We’re pleased to announce we’ve been eagerly tracking the Selenium project as new releases come out and Selenium 2 becomes an even more awesome tool!
We couldn’t be happier to hear that the 2.0 final release has landed. Everyone on the Selenium development team has done an incredible job moving this forward and making Selenium 2/Webdriver into what we believe is the best tool in the market for browser automation. As of last Friday, 2 hours after the release, we included Selenium 2.0 in our list of supported versions, allowing our users to start running tests on it by providing the right capability into their DesiredCapabilities object.
As of today, we’ve made 2.0.0 the default version for all users, as it’s proven to be the most stable and fast version.
Notice: We know some users were affected by this upgrade due to some newly unsupported commands in this release. We’ve since put in place new steps for making the upgrade process more apparent and painless for our users in the future.
With the latest Selenium upgrade, support for new browsers was included as usual. And since it’s a fundamental part of our job to keep users up to date with cutting edge technology, we’ve included Firefox 5 support for both your Selenium 1 and 2 tests. Just go ahead and add Firefox version 5 to your list of browsers to test, and you should be good to go.
Scout users can also use Firefox 5 to manually test anytime. (Are you aware about Scout, our cool new tool? If not, you should!).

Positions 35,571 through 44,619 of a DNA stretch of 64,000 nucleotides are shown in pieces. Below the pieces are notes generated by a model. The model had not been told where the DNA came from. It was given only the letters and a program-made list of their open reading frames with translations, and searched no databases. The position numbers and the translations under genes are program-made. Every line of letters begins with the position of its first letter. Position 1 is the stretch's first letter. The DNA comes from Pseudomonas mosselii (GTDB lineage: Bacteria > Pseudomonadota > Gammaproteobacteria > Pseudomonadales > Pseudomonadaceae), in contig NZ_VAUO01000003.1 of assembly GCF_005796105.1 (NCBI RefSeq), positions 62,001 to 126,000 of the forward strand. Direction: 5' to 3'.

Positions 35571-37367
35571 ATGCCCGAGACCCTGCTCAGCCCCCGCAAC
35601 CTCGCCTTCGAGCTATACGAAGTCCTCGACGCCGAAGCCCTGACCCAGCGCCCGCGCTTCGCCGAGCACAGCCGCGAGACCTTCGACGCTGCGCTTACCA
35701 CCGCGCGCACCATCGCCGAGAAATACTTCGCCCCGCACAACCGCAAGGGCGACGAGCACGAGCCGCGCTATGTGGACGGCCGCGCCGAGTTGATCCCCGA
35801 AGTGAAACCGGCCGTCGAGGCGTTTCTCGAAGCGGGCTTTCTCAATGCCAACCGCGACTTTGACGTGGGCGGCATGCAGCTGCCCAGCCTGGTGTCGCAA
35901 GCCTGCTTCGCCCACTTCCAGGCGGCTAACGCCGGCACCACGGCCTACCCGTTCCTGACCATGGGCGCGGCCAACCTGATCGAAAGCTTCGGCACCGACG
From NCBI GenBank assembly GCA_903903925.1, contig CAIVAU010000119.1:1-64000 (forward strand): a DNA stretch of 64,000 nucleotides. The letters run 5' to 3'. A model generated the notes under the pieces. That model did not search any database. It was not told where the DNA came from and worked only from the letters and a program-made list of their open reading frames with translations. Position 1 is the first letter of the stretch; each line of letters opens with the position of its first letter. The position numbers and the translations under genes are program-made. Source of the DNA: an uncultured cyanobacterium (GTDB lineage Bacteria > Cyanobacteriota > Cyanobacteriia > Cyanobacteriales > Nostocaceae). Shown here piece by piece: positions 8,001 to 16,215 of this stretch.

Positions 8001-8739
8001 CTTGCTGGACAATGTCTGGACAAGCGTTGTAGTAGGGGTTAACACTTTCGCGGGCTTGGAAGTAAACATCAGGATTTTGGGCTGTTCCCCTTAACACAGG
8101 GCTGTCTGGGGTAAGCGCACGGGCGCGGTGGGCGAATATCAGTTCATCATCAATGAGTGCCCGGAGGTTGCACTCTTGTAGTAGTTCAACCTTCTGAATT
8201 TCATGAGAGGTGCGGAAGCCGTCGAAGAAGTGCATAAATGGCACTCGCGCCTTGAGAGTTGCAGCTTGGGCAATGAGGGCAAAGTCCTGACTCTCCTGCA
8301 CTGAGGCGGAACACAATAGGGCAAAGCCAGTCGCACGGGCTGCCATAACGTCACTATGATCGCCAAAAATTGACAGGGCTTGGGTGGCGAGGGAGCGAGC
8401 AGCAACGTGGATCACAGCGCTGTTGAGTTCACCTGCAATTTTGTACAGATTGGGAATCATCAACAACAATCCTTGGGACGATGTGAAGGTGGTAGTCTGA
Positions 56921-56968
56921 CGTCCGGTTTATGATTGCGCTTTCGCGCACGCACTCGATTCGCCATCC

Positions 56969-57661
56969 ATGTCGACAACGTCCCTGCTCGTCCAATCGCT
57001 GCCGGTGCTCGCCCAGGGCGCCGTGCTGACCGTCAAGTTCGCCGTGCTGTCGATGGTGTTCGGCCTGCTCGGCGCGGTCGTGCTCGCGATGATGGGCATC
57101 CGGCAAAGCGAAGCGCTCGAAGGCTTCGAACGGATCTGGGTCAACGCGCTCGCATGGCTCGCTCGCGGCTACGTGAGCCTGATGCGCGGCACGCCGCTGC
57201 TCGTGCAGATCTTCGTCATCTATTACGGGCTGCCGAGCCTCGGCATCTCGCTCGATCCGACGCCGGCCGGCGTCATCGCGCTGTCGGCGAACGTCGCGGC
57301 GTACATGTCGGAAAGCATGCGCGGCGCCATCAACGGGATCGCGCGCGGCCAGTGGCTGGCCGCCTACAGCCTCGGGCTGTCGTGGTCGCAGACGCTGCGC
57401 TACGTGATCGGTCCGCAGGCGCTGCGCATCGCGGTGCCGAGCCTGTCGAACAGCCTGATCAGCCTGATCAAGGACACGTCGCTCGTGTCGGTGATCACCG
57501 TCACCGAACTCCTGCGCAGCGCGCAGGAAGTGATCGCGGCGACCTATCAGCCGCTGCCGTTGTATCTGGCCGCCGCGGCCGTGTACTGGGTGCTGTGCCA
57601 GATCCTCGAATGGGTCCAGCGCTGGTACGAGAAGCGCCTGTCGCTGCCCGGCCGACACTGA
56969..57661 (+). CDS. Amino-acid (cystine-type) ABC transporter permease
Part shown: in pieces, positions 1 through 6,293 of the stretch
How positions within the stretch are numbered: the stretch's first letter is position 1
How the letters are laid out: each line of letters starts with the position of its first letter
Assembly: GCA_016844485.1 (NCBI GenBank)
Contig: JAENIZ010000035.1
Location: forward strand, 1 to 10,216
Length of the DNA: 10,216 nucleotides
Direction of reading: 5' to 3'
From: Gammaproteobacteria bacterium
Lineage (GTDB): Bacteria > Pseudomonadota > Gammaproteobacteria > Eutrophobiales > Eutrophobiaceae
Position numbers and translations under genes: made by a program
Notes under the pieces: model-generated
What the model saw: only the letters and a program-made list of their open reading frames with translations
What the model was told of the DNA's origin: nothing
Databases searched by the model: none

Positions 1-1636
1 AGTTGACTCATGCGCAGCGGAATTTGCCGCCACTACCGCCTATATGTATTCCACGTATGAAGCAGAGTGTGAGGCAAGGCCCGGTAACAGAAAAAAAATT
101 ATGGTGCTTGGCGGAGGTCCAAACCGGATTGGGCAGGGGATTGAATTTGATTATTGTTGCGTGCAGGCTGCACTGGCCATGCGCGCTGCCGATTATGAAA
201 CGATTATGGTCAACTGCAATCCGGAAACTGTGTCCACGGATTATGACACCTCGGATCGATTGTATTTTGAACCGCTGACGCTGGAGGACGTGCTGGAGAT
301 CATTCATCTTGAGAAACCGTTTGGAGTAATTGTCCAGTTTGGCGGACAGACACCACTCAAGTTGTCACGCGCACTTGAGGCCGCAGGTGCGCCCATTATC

The new Chrome and Opera drivers
By now, you’ve hopefully seen the video of Simon Stewart presenting the new ChromeDriver during the closing keynote of the 2011 Selenium Conference. If you were in attendance, you may recall the OH SHIT, THAT’S SO COOL! moment when attendees witnessed the new ChromeDriver running tests at blazing speeds as compared to the old version. But the importance of the new ChromeDriver and OperaDriver (which, as Simon mentioned, is just as fast and robust) is not only in their speed, but also in that they are no longer part of the Selenium codebase. They are now maintained by the right people: the browser vendors themselves. Right on, Opera and Google! We’re hoping the rest will follow along.
You can run tests using the new ChromeDriver by specifying it in your RemoteDriver’s DesiredCapabilities object. We’re currently working on getting support for the OperaDriver and will announce it as soon as it’s there. Here are the official release links in case you’re interested into getting these in your local setup too:
For all of these releases, we owe a huge thank you to everyone on the Selenium development team. You guys are doing a great job, and your contributions to the project are constantly improving the quality of our service. For that (and a lot more), we humbly declare each of you the deserved owners of a Sauce t-shirt!